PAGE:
"Sell Buffett," says a headline on the most recent edition of Barron's magazine. The highly regarded financial publication suggests that, given Berkshire Hathaway's
Since Aug. 1 of this year, Berkshire's class A shares are up 26%; they now fetch about $138,000 per share. Berkshire commands a market value of some $215 billion overall, making it one of the largest companies by market cap in the U.S and the world.
1979 all over again?
One common belief in financial circles is that financial headlines are wonderful contrarian indicators. If they say right, you go left, and if they tell you it's time to sell stocks, you ought to be buying. The most famous example of this occurred in August 1979, when BusinessWeek published its now-infamous "The Death of Equities" issue. The typically upbeat BusinessWeek had suddenly turned bearish on the future of stock investing, saying:
The masses long ago switched from stocks to investments having higher yields and more protection from inflation. Now the pension funds -- the market's last hope--have won permission to quit stocks and bonds for real estate, futures, gold, and even diamonds. The death of equities looks like an almost permanent condition -- reversible someday, but not soon. (Emphasis added.)
Wow. The death of equities is a permanent condition, and diamonds are a better investment? It's obviously very easy now, with some 30 years' worth of hindsight, to see how wrong this prediction actually was. In fact, shortly after this publication, the United States experienced the most amazing bull market in its history. When the article was published, the Dow was trading below 1,000, hovering around 875. Before the tech bubble burst, the Dow pierced 10,000, representing a more than 1,000% return.
Does all this suggest that Berkshire is now ready to rocket up by, say, 100%? Not quite. Yet Berkshire is finally getting its due. The stock price is finally beginning to catch up with the intrinsic value of the business. Apparently, investors needed to feel the pain of billions of dollars of write-offs from Citigroup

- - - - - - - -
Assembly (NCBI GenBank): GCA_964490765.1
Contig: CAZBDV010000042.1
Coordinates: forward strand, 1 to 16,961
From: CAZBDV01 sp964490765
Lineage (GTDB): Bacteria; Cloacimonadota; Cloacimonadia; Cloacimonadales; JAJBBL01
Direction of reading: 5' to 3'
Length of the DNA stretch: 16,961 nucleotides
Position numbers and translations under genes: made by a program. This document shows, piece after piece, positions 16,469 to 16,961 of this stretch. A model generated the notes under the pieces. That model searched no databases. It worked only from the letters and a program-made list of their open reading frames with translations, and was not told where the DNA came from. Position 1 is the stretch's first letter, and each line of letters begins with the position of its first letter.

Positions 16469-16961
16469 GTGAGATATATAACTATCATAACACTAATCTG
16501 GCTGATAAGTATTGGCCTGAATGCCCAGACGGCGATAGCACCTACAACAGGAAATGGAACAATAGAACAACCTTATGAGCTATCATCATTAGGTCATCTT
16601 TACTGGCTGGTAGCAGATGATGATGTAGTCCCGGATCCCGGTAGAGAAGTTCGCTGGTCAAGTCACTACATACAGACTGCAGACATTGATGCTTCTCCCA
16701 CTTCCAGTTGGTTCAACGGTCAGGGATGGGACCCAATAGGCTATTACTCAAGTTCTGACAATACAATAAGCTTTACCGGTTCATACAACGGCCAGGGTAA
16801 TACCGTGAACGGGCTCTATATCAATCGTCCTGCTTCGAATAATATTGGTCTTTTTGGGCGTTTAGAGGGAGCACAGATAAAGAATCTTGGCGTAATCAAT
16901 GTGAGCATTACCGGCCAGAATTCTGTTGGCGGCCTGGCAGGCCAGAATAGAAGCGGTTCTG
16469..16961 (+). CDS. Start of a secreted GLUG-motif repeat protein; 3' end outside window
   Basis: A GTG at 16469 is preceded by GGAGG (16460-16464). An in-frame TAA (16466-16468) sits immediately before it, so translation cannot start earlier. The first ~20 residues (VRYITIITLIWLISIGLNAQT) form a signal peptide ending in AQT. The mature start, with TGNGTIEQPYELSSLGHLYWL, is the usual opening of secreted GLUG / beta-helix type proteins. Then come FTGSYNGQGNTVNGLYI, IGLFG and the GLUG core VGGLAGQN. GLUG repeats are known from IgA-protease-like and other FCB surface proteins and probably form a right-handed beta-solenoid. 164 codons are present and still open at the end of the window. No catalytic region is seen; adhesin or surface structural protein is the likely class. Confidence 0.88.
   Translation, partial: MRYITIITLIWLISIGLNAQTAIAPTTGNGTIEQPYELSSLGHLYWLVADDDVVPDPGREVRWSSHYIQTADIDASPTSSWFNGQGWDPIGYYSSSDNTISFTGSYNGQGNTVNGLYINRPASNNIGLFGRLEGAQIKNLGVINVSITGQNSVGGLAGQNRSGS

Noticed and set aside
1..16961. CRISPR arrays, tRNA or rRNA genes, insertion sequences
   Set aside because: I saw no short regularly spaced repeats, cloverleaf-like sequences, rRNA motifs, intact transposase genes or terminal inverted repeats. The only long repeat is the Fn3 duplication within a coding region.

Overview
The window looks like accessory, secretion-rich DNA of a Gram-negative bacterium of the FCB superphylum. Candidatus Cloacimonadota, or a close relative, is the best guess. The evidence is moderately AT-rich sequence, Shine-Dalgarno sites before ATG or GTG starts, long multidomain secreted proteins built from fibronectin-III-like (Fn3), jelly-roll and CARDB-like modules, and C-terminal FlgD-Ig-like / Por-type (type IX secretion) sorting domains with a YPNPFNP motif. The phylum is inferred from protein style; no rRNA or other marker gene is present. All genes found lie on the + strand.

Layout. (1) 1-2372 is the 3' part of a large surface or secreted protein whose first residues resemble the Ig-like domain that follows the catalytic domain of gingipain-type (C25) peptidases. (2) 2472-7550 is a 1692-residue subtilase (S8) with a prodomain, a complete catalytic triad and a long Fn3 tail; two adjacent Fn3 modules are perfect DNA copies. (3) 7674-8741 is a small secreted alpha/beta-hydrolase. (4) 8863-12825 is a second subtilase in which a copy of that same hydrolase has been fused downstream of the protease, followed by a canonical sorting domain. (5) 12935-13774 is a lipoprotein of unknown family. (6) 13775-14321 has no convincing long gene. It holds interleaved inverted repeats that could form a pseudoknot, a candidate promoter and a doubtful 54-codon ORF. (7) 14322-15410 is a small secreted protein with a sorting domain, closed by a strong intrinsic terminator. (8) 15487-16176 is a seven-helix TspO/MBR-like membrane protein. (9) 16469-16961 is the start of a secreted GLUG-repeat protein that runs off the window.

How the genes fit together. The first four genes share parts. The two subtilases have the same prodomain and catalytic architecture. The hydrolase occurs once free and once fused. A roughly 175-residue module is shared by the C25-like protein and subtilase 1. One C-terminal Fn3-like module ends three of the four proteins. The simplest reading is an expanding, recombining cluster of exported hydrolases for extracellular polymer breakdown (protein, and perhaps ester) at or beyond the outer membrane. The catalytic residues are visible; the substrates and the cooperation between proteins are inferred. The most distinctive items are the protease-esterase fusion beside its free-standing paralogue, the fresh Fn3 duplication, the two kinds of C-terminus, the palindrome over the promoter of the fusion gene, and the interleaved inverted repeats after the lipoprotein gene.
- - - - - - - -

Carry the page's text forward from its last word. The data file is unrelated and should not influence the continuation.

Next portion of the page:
Berkshire represents the ultimate flight-to-safety stock, and investors have obviously noticed over the past year. Yet it is also demonstrating signs of amazing growth for a $200-billion-plus company. The company reported strong third-quarter figures on the heels of strong underwriting profits and a multibillion-dollar gain from the sale of its stake in Chinese oil company PetroChina
Price is what you pay; value is what you get
Still, even for a company like Berkshire, stock price can still get ahead of intrinsic value. For what's it worth, Barron's was adamantly bullish on Berkshire back in 2003, and they were certainly right. And obviously, at $138,000 a share, Berkshire is nowhere near the compelling investment it was at $100,000 or even $120,000. At the recent Value Investing Congress, I heard Whitney Tilson argue that Berkshire is currently worth around $167,000 and climbing. I have read other reports that suggest $200,000 is a reasonable price in the next year or two. Barron's feels $130,000 is a more reasonable figure.
In the short term, the market is a voting machine. In the long term, it is a weighing machine. Over the long term, we have seen amazingly consistent growth in Berkshire's book value. Following the typical Monday-morning-Barron's effect, Berkshire is down, but investors with idle cash looking for an excellent home might have another opportunity. Even with a company like Berkshire, it still holds true that price is what you pay and value is what you get.
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